Report on Asosan (Japan) — November 1992
Bulletin of the Global Volcanism Network, vol. 17, no. 11 (November 1992)
Managing Editor: Lindsay McClelland.
Asosan (Japan) Renewed block ejection; gas plume
Please cite this report as:
Global Volcanism Program, 1992. Report on Asosan (Japan) (McClelland, L., ed.). Bulletin of the Global Volcanism Network, 17:11. Smithsonian Institution. https://doi.org/10.5479/si.GVP.BGVN199211-282110.
32.884°N, 131.104°E; summit elev. 1592 m
All times are local (unless otherwise noted)
No eruptions have been observed since a brief episode on 26 October from Crater 1. Ejections of mud, blocks, and water to 30 m height continued n the crater lake through November. Steam was steadily emitted to 500 m, reaching 1 km on 27 November (figure 22). Volcanic tremor and earthquake activity ere low. The area within 1 km of the crater . . . was re-opened on 12 November.
|Figure 22. Steam-plume heights from Aso, May 1991-13 December 1992. Arrows mark explosive episodes. Courtesy of JMA.|
Surface activity increased in December. Continuous low rumblings were heard beginning on 1 December, and on the 3rd, blocks were ejected to 200 m from the crater floor. An area of 1-km radius was again closed at 1400 on 3 December. Observations the following day revealed that a new vent (named 921) about 5 m across had developed in the central part of the crater floor, producing flames 10 m high and ejecting incandescent blocks to 5 m height. The ejections continued the next day, but activity was unconfirmed after 6 December. The continuous steam plume included minor ash 4-7 December but was white again on the 8th. The highest steam plume rose 1 km on 5 December but the plume was only a few hundred meters high after the 6th. Seismicity was relatively low, unchanged from November.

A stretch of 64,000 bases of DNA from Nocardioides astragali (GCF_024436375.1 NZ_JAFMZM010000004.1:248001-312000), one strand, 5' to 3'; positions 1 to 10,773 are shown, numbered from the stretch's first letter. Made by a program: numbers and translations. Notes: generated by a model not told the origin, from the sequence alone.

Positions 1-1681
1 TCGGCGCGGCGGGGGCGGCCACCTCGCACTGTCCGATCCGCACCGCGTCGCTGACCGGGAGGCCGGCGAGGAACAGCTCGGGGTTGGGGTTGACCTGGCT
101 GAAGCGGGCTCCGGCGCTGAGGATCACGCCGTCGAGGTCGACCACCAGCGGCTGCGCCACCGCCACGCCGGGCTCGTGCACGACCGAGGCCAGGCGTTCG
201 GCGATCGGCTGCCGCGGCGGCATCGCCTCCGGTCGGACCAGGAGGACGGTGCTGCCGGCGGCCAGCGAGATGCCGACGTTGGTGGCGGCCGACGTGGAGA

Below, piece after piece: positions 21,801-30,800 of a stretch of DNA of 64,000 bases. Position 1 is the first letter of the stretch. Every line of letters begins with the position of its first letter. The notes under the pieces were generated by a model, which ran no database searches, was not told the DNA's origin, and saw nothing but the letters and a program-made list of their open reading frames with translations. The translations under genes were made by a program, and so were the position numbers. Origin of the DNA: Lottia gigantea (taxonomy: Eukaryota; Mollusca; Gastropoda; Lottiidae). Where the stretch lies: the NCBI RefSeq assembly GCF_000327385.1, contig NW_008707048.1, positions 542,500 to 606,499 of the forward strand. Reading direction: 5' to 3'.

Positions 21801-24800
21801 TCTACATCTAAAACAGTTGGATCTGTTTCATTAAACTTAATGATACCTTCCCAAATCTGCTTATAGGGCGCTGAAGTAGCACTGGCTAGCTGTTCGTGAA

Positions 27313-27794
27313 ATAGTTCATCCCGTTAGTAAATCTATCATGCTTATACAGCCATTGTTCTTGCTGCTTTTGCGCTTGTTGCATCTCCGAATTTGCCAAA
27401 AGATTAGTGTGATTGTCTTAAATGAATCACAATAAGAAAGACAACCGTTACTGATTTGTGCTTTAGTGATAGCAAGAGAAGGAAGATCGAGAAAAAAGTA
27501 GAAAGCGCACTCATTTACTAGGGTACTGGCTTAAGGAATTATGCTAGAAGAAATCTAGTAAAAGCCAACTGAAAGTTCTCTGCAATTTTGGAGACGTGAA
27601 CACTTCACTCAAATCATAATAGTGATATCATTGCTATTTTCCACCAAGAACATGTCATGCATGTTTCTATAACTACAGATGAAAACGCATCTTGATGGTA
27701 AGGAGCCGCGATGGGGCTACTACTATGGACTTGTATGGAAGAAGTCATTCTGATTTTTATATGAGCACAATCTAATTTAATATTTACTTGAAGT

Geologic Background. The 24-km-wide Asosan caldera was formed during four major explosive eruptions from 300,000 to 90,000 years ago. These produced voluminous pyroclastic flows that covered much of Kyushu. The last of these, the Aso-4 eruption, produced more than 600 km3 of airfall tephra and pyroclastic-flow deposits. A group of 17 central cones was constructed in the middle of the caldera, one of which, Nakadake, is one of Japan's most active volcanoes. It was the location of Japan's first documented historical eruption in 553 CE. The Nakadake complex has remained active throughout the Holocene. Several other cones have been active during the Holocene, including the Kometsuka scoria cone as recently as about 210 CE. Historical eruptions have largely consisted of basaltic to basaltic-andesite ash emission with periodic strombolian and phreatomagmatic activity. The summit crater of Nakadake is accessible by toll road and cable car, and is one of Kyushu's most popular tourist destinations.
Information Contacts: JMA.